As far as IT security is concerned, firewall protection is becoming even less relevant than antivirus scanners. Why? Because the majority of malware works by tricking end-users into running a forbidden program on their desktops, thus invalidating firewall protection. Moreover, the bad programs "dial home" using port 80 or 443, which is always open outbound on the firewall.
Most people are protected by multiple firewalls on the perimeter, on the desktop, and filtering applications. But all that bastion host-port isolation doesn't appear to be working. We're as exploited as ever.
For many years the No. 1 security advice you could give anyone was to do perfect patching. All software has multiple vulnerabilities and must be patched. Despite the existence of more than a dozen patch management systems that promise perfect updates, for whatever reason, it appears it can't be done.
Often times it isn't the patch management software's fault -- it's the managers. They only patch some items, but miss the most popular targets, such as Java, Adobe Reader, Flash, and more. Or they don't patch in a timely fashion. Or they don't follow up on why some percentage of their population doesn't take the latest applied patch, so there's always a vulnerable portion of users. Even in the best cases, getting patches out to the masses takes days to weeks, while the latest malware spreads across the Internet in minutes or hours.
Even worse, social engineering Trojans have essentially done away with that No. 1 advice. Consider this: If all software had zero vulnerabilities (that is, if you never had to patch), it would reduce malicious exploits by only 10 to 20 percent, according to most studies. If you got rid of the exploits that required unpatched software to be present, the hackers relying on unpatched software for their dirty work would move to other avenues of maliciousness (read: social engineering), and the true reduction in cyber crime would probably be much less.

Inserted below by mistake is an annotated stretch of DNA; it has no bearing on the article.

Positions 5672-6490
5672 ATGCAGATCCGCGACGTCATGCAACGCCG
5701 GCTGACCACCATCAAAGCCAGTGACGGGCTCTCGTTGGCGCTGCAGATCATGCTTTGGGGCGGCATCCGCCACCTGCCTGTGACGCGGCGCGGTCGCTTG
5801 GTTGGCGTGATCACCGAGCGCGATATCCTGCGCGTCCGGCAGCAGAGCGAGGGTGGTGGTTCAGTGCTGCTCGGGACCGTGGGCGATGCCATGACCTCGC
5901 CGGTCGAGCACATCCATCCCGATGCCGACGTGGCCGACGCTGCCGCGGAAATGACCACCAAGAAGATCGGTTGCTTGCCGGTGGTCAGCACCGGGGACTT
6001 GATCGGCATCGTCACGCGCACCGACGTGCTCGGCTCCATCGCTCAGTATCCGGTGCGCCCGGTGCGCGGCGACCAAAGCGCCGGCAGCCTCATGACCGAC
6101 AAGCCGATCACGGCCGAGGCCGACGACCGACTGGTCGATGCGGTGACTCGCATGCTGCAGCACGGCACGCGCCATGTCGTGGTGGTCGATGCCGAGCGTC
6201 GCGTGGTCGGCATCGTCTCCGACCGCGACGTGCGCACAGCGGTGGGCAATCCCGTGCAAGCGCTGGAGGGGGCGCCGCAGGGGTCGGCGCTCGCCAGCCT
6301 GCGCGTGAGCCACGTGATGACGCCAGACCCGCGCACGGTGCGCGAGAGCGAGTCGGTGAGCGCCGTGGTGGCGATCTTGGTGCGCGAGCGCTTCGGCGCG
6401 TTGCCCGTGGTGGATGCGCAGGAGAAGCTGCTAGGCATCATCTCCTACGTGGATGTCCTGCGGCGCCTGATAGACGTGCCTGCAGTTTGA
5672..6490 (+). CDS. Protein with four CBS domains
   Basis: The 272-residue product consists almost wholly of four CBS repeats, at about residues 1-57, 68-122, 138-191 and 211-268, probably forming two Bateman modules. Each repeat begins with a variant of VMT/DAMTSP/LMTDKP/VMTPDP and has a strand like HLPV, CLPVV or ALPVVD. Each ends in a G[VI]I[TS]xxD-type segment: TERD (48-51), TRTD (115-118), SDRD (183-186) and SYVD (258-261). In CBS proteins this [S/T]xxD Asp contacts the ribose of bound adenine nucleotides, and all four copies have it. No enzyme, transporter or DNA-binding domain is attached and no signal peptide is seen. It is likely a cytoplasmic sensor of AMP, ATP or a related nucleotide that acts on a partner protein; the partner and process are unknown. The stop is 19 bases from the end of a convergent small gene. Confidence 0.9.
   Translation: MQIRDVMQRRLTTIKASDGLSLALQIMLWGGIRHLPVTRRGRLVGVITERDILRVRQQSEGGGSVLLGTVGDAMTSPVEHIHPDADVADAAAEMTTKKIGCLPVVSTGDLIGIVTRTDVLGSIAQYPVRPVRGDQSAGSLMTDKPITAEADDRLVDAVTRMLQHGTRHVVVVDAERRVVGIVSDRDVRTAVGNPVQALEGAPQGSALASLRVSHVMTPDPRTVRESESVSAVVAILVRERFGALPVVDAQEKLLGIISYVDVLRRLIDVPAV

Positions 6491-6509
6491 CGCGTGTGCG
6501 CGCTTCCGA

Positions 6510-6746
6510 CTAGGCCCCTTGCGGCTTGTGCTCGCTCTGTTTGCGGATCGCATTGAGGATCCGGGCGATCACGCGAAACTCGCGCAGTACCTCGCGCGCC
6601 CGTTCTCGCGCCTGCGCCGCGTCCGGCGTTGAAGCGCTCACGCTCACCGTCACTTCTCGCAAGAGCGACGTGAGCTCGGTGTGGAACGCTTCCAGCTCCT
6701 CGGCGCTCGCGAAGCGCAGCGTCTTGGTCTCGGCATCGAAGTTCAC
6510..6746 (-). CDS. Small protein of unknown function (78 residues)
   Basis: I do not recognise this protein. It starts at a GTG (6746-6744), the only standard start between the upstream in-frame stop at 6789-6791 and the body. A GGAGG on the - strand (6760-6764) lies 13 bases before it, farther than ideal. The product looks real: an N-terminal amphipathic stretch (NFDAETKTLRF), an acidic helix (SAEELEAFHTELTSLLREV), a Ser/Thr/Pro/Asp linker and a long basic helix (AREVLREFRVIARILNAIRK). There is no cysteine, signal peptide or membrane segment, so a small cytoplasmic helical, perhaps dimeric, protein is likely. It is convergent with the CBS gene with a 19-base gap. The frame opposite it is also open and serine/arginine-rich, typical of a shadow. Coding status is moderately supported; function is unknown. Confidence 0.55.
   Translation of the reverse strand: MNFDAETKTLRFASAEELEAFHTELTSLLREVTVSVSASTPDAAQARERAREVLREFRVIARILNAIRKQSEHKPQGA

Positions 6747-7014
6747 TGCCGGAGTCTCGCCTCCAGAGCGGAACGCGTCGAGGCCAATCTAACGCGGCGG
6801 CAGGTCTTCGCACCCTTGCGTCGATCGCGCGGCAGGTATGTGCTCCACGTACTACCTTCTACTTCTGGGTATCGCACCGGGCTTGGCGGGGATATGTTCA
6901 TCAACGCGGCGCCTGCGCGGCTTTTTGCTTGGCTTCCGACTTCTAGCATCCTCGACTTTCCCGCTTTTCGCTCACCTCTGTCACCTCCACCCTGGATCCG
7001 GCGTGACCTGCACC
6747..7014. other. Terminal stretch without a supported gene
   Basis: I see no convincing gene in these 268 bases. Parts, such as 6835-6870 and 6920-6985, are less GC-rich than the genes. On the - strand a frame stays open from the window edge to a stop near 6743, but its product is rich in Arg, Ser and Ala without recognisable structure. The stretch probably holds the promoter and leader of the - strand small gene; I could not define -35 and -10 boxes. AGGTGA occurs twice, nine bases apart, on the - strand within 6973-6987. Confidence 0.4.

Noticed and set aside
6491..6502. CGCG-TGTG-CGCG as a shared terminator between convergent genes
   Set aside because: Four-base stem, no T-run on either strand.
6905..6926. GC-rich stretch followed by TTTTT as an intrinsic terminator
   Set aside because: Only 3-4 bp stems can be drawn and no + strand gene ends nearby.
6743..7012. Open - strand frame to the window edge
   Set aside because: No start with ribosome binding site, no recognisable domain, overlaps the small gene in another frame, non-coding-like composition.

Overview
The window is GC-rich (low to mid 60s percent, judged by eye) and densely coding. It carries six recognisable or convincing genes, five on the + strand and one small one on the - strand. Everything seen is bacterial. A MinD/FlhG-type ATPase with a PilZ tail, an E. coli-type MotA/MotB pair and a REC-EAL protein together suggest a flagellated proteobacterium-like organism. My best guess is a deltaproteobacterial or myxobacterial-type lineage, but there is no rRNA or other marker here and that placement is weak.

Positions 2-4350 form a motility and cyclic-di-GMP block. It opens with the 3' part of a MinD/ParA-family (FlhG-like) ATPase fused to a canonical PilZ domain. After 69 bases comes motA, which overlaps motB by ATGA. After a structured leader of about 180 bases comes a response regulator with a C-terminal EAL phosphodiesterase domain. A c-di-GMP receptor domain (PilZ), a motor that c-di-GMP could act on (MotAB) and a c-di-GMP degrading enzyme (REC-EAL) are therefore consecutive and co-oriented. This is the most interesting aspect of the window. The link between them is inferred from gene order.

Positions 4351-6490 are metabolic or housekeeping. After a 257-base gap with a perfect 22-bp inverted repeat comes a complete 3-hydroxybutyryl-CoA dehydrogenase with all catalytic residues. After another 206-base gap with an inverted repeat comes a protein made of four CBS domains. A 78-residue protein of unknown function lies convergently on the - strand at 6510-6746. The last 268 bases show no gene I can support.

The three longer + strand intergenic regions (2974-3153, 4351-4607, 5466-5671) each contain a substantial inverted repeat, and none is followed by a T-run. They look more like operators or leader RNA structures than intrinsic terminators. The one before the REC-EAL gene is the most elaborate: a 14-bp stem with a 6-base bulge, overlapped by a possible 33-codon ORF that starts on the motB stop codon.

Since the dawn of personal computing, we've warned users not to boot with a disk in their floppy drives, not to allow the unexpected macro to run, not to click on the unexpected file attachment, and now, not to run the unexpected antivirus cleaning program. Still, it does not work.
If our end-user education policies succeeded, we would have defeated hackers and malware by now. And if recent trends are any gauge, end-user awareness is worse than ever. Social engineering Trojans, which trick end-users into running malicious programs, are the biggest threat by far. Most end-users readily give up all privacy to any application or social media portal, and they do it without any thought of the repercussions, which includes greatly increasing their likelihood of becoming a target and succumbing to social engineering.
I strongly fault the people behind most end-user education programs. In their hands, end-user education becomes a forced, unwanted childhood chore. Education is undertaken haphazardly, using spotty curriculum that usually doesn't contain information relevant to the latest attacks. Let me ask you a question: If the No. 1 way end-users get tricked into running Trojans is through fake antivirus prompts, does your company tell your employees what their real antivirus program looks like? If not, why?
That type of disconnect puts IT systems in jeopardy. On average, it takes two years for the latest threats to show up in end-user education programs and only a minute for the bad guys to switch themes, putting us behind another two years.